Some boards are endeavouring to be responsible in relation to their companies, their stakeholders, the environment and the communities and societies in which they operate. These more responsible boards are concerned about sustainability and they think longer-term. They are leaders rather than laggards. They may already be decarbonising, reducing harmful corporate emissions and the use of fossil fuels, and aiming for net-zero before rather than after 2050. They are not inhibited or hiding behind prison bars that only exist in their own imaginations. They are positive, courageous, diverse, and open to possibilities.
Responsible boards recognise that many corporate operations and activities are unsustainable, as are aspects of contemporary lifestyles to which people around the world, and especially in many developing countries, aspire and are encouraged to seek by business and political leaders. They see climate adaptation and mitigation and the need for more resilient infrastructures and more sustainable lifestyles as an unprecedented business opportunity. They inspire people and support enterprise, entrepreneurship and collaborative responses to common challenges and existential threats.
Effective and responsible boards work for the best long-term interests of a company and its stakeholders. The latter should include the environment and communities and societies impacted by a company’s activities, and also future generations. They encourage thinking, questioning, creativity and innovation. They review and reset purpose and priorities, goals and objectives and strategies for achieving them. They embrace new models of business, sustainable technologies and more flexible and responsive forms of organisation. They initiate transition and transformation journeys to more sustainable operations and lifestyles.
Leading Transition and Transformation Journeys
Boards that put a higher priority on broader responsibilities, climate adaptation and mitigation, collective responses to challenges such as global warming and undertaking and supporting transition and transformation journeys to more sustainable operations and stakeholder lifestyles may find they need to change their approaches, attitudes and practices. For example, as already mentioned, transition and transformation journeys may throw up new and different challenges, opportunities, risks and uncertainties along the way.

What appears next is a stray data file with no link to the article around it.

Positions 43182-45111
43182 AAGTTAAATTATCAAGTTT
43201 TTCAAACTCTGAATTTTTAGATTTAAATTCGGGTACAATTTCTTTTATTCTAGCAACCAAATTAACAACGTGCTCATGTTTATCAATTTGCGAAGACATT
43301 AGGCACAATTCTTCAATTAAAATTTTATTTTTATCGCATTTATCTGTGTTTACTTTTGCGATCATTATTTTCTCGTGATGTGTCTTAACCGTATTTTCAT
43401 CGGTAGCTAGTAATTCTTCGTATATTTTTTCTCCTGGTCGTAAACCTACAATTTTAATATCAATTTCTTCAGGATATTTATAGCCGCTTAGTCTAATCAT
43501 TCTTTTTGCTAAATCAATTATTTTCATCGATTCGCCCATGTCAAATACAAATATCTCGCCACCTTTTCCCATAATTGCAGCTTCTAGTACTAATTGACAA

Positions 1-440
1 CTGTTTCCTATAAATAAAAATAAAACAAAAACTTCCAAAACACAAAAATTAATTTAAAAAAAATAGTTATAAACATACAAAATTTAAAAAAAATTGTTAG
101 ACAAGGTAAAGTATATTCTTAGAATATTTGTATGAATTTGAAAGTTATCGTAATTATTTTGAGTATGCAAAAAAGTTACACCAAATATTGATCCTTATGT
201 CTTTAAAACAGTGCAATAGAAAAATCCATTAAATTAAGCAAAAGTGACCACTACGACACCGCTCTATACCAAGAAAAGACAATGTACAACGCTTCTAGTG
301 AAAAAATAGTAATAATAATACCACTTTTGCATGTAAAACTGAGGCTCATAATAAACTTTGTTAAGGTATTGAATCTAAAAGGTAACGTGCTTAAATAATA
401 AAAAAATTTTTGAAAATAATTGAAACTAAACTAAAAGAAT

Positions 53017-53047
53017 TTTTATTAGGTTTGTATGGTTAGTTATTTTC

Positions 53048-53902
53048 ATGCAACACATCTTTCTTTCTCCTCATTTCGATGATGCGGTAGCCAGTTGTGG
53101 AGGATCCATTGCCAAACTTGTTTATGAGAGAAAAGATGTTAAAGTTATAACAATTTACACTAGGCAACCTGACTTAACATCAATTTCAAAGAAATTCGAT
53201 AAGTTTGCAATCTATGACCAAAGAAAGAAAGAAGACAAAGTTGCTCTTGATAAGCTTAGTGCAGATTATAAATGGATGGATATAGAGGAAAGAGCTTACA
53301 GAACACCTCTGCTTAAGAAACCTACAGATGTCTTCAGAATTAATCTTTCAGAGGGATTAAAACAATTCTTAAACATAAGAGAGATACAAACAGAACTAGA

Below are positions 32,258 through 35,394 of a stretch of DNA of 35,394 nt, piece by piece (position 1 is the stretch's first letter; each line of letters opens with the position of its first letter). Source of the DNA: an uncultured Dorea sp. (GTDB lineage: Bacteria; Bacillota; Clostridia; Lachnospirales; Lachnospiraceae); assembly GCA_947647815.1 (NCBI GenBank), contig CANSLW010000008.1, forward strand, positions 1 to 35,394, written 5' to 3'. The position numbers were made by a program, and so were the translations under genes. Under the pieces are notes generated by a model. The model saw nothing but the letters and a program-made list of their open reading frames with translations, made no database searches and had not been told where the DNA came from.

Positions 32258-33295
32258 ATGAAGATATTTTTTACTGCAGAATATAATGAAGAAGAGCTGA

More frequent board involvement and perhaps continual monitoring may be required if strategic consequences arise en route. Perspectives might need to embrace networks of collaborations that blur traditional organisational boundaries. More joint and collective activities may be required. Boards might struggle to keep corporate policies up to date and relevant in the face of a greater variety of more frequently changing requirements. Coordination may need to be achieved through the alignment provided by a common purpose and goals and objectives that are shared by board, management and stakeholders.
Some directors may feel insecure as companies venture into unknown areas beyond traditional strengths and become more dependent upon the contributions of external parties. They may be faced with a greater variety of different ways of operating and organising. Certain board members may be, or become, uncomfortable with a loss of control as teams need greater discretion to work, operate and organise in whatever ways best enable their contributions. New ways may also need to be found for boards to obtain the assurance they feel is appropriate and responsible.
Reconciling Contending Pressures
There may be directors who play a realism and/or practicality card, by suggesting that because a company’s own activities constitute such a minute proportion of total negative impacts, whatever they do would make little difference to a shared international challenge such as global warming. They might argue that a board should focus on what it can directly impact and, as mentioned above, not disadvantage a company’s employees, customers and investors when other companies and immediate competitors seem to be continuing as before.